Why the buying slowdown? Some of the more celebrated sales--including Peter Benchley's "The Island" ($2.1 million, 1980); Carol Longmeyer's "Four Hundred!" ($1 million, 1983), and "Thy Neighbor's Wife"--fizzled at the box office or were never made at all.
" 'The Island' sank like a stone, and people quickly realized that just because it's a best seller doesn't mean it's a big movie," said Irene Webb, a vice president at the William Morris talent agency who oversees book sales to the movie industry.
The big money for authors lies instead in television. Authors like Sidney Sheldon ("Rage of Angels"), Judith Krantz ("I'll Take Manhattan") and James Clavell ("Shogun") now routinely command million-dollar deals from the networks when their books are turned into miniseries.
The failure of big books on the big screen has led to a sea change in the way studios purchase most books. Whereas in the past authors often received lump-sum payments for their books or plays (Mark Medoff's play "Children of a Lesser God" went for $1.4 million and "A Chorus Line" went for $5.5 million), the studios now offer up-front option money (which allows them to control the rights to the work for a specific time period, usually a year). Then, when the book is purchased, an additional,much-larger payment comes. For example, "The Color Purple" was optioned by the Guber/Peters production company for $100,000. Author Alice Walker received a much bigger payoff ($200,000 more, sources said) on the so-called "back end," when Steven Spielberg made the movie.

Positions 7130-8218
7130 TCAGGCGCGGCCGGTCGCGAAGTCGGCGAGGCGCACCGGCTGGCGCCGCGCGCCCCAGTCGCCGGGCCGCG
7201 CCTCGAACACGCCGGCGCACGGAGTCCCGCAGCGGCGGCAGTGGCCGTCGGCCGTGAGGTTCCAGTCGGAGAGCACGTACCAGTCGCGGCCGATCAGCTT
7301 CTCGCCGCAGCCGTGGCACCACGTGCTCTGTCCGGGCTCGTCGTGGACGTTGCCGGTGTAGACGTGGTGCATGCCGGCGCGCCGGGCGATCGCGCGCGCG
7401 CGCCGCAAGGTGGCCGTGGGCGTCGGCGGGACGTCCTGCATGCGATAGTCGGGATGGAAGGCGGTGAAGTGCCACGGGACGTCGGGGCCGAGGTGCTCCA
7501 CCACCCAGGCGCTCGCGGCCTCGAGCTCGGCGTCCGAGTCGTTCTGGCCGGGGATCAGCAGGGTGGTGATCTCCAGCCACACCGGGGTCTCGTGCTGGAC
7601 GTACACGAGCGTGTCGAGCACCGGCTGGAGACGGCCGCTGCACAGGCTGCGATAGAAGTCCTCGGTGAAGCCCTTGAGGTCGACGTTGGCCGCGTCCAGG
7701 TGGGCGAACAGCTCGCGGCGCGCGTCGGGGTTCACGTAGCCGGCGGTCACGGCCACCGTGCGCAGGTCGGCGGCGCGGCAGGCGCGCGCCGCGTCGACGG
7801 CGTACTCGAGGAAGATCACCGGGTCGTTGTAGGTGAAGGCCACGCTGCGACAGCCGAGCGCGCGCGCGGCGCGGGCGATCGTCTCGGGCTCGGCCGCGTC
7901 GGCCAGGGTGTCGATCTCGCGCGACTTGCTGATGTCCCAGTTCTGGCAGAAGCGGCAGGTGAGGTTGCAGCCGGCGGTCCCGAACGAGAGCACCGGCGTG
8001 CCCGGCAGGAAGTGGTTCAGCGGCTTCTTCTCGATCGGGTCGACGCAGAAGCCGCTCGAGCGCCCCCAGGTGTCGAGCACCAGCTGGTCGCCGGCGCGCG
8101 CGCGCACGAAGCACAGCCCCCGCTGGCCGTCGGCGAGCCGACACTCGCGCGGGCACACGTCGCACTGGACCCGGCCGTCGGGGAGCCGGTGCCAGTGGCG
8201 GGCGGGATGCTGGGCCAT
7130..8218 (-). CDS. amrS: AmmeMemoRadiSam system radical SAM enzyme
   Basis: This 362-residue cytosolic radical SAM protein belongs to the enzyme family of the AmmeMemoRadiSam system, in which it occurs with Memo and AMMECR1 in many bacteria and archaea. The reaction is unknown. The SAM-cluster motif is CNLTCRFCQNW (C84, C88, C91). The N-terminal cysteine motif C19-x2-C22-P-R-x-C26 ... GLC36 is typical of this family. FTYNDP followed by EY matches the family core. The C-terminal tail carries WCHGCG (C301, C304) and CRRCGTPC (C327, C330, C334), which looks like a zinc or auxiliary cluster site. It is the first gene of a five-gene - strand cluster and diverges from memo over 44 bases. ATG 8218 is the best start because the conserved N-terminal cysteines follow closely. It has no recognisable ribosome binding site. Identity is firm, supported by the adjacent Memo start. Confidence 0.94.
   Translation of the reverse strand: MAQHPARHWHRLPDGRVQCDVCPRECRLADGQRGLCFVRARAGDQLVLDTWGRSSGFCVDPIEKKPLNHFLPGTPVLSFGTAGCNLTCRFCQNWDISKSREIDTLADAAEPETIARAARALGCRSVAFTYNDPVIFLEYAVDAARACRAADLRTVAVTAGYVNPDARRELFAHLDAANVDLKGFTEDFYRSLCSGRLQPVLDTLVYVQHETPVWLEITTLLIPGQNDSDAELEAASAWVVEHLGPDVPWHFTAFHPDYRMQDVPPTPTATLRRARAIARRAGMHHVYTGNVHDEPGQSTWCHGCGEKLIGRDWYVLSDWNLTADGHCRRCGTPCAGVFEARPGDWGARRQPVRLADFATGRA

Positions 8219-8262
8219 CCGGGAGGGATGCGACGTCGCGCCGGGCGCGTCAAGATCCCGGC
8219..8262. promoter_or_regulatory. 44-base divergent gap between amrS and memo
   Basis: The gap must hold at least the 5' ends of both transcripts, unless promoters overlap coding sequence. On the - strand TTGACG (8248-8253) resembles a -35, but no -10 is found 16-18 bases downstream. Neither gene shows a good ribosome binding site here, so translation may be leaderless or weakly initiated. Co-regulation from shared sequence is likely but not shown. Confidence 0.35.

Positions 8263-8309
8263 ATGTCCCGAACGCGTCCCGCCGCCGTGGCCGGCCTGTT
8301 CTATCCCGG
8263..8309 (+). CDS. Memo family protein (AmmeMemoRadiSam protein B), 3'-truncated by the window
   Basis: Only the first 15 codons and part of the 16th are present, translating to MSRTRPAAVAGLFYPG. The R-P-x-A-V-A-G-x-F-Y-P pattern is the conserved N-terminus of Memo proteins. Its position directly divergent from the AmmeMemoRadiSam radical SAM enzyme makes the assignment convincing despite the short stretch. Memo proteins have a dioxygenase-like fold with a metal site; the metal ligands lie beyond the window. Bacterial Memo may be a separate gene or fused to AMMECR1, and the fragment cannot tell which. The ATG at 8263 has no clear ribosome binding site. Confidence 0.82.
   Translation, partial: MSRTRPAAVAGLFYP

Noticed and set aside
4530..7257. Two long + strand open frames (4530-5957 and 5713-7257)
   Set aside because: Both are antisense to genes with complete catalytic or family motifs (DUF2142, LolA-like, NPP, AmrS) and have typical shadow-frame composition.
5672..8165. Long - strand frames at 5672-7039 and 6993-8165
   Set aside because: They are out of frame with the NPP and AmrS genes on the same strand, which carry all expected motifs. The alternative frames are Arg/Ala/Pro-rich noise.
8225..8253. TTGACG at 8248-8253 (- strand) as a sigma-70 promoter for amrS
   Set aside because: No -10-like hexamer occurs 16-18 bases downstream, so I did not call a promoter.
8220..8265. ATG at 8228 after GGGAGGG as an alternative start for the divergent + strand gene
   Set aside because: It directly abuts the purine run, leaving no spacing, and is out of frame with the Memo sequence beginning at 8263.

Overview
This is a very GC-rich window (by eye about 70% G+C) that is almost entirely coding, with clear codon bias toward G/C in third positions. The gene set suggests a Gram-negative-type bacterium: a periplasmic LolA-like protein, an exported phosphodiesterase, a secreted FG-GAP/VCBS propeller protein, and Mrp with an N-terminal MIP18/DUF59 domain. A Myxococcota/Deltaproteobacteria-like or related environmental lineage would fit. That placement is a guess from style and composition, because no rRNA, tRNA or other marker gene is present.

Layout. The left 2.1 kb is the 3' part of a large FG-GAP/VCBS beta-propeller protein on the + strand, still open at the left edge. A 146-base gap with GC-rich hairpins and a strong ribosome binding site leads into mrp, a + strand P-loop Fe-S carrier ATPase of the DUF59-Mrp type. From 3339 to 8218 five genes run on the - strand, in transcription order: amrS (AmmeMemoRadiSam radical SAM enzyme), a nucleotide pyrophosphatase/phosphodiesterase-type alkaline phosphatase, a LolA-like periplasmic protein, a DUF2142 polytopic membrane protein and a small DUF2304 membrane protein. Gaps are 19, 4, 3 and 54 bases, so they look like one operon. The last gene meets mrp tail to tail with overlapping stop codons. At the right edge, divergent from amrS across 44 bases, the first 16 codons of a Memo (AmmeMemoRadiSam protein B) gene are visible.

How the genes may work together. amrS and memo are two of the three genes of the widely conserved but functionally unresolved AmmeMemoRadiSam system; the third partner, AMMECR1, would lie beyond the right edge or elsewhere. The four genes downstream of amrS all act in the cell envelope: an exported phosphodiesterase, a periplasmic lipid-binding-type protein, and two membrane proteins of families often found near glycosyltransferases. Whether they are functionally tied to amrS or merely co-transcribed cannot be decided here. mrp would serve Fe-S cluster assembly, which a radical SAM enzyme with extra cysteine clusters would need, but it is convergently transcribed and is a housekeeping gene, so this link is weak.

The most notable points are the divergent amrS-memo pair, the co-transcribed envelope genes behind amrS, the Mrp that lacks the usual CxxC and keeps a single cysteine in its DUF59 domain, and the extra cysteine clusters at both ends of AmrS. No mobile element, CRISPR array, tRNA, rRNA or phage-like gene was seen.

With few exceptions, these two-tiered deals allow the studios to avoid enormous expenditures that often cannot be recouped. "They (the studios) would much rather have a small up-front exposure," said Joel Gotler, a leading book agent and senior executive vice president at The Agency. "They've been burned too many times."